Location: Agroecosystem Management Research2012 Annual Report
1a. Objectives (from AD-416):
A field study will be conducted to evaluate the effectiveness of a vegetative treatment system (VTS) in removing nutrients, pathogens and fecal indicator microorganisms, and hormones in the runoff from a beef cattle feedlot in central Nebraska over a two-year period. Collaborations with University of Nebraska, Lincoln (UNL) engineers and scientists will be utilized to accomplish this research objective. Two sub-objectives have been developed to answer key questions about the effectiveness of the VTS system. These sub-objectives are: 1. Evaluate the removal efficiency of the VTS during standard operation. 2. Determine the vertical movement and persistence of nutrients and pathogens and fecal indicator organisms within the VTA.
1b. Approach (from AD-416):
Sub-objective #1, Normal VTS operation: …during 2010 and 2011… [add to the end]--Pooled samples of ‘clean’ rainwater runoff (two per event), feedlot runoff (four per event) and excess infiltration runoff (two per event) will be analyzed in the University of Nebraska Water Science Laboratory for hormones (nearly three dozen, including estradiols, testosterones, progesterones, estriols, and trenbolone) and antibiotics (tetracyclines/sulfonamides and macrolide/betalactams). These samples will also be screened for resistance the third generation antibiotic ceftiofur that is widely used in cattle (Excede, Naxcel) for problems such as foot rot or eye infections. Sub-objective #2, Movement and persistence of nutrients and pathogens and fecal indicator organisms: Once each year, wastewater will be applied to four of the VTA treatment cells followed by collection of surface soil samples from five sites within each of the four cells and then sample those sites periodically over two weeks in order to understand how constituents in the wastewater are utilized, transformed, or removed. Soil depth profiles down to 30 cm (5 cm increments) will also be determined at those five sites in each of the four cells to help gauge the downward movement of microbes and nutrients. The 30-cm soil profile will be collected once each year to determine the movement of constituent over the two-year study.
3. Progress Report:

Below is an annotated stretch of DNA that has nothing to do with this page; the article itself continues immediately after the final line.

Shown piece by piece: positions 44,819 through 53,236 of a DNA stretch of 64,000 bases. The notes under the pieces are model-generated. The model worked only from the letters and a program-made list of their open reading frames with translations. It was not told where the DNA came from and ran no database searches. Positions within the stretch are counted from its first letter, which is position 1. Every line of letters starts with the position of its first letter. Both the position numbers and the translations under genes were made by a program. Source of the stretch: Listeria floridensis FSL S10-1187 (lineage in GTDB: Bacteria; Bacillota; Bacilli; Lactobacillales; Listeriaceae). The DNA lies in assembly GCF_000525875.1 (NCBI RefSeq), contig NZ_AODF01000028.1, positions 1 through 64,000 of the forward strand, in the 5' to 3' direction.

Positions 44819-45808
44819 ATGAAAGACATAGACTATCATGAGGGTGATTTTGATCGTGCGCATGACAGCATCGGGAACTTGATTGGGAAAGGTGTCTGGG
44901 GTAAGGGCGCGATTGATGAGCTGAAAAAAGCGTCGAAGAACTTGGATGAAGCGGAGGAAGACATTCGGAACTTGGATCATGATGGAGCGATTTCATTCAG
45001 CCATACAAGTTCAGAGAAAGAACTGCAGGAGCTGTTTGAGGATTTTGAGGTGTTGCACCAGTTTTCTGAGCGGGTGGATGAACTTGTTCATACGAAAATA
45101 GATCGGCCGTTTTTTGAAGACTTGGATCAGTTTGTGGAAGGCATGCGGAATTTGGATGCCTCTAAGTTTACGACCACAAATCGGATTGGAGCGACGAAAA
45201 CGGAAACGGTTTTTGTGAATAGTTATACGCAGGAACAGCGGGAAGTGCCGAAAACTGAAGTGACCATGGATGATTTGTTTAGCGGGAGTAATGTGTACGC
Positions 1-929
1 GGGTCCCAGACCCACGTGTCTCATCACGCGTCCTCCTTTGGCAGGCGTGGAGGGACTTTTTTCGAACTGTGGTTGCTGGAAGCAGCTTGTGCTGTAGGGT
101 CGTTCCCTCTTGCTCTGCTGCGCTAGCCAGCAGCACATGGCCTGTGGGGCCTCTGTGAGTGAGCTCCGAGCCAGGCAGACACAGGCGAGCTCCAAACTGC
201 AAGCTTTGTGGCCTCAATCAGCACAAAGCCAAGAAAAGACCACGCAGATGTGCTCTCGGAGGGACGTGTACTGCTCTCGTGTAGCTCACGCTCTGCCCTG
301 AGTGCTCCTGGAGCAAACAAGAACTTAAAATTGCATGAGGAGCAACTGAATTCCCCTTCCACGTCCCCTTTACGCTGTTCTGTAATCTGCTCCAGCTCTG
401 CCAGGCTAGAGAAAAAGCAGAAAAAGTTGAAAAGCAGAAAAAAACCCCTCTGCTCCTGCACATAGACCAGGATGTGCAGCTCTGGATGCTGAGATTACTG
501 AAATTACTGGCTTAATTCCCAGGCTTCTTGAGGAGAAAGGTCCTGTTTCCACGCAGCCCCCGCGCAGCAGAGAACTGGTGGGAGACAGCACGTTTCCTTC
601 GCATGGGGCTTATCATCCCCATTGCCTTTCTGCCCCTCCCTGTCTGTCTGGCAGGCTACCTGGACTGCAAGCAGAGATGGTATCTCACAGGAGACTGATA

Water and/or soil samples were collected with help from UNL collaborators from the vegetative treatment system (VTS) demonstration site near Rockford, NE on ten occasions since the beginning of this project. Three types of water samples were collected including rainfall runoff from the vegetative treatment areas (VTA), rainfall runoff from the feedlot applied to the VTA, and excess feedlot runoff that was not adsorbed by the VTA. Soil sampling was also conducted on three dates—two dates for soil profiles and on one date a time series study were conducted. Soil profiles were collected in 2010 and 2011 to a 30 cm depth in four treatment cells at five locations along the wastewater flow path. Constituents (microorganisms, nutrients, and pharmaceutical compounds) were measured in each core which was subdivided by depth into six intervals. A berm area between treatment cells that did not receive feedlot runoff served as a control site for the other soil samples. The remaining soil sampling event associated with a time series study was conducted in June 2011. Three cells received feedlot runoff and surface soil samples (0 to 5 cm depth) were hand collected from five sites along the water flow path. Soil samples were collected on day 0, 1, 3, 7 and 14. Samples were also collected that included negative control berm samples, manure samples, and grasses from the treatment cells after application. One additional study conducted in September 2010 utilized irrigation well water applied to the treatment areas to see if pathogenic and fecal indicator microorganisms could be mobilized during a simulated rainfall event. Well water was applied to three cells and excess water was collected at the downslope end of the treatment area. Total coliforms, E. coli, Enterococcus, and E. coli O157 were measured using culture-based and molecular methods over two years in feedlot runoff and in treatment area soil samples. Tetracycline- and cephalosporin-resistant bacteria were also enumerated in runoff events and from soil samples using selective media. The average nutrient compositions of the three water sample types (rainfall runoff from the VTA, wastewater from the feedlot, and excess wastewater runoff from the VTA) were measured using a contract laboratory located near the field site. Total nitrogen, organic nitrogen, and ammonium concentrations fell by roughly half during the transport across the VTA. Whereas nitrate increased four-fold. Phosphorous also was decreased by almost 30%. Although not fully analyzed, the pattern of nutrients in the soil of the treatment cells shows trends for greater nutrient concentration at the surface compared to the deeper samples (50 cm). Phosphorus clearly shows this trend, and it is related to feedlot runoff inputs since the berm samples were generally uniform and lower in concentration. Sodium appears to show a general increase in treatment cells throughout the profile (compared to berm samples). Further analysis is needed to examine temporal trends from older samples.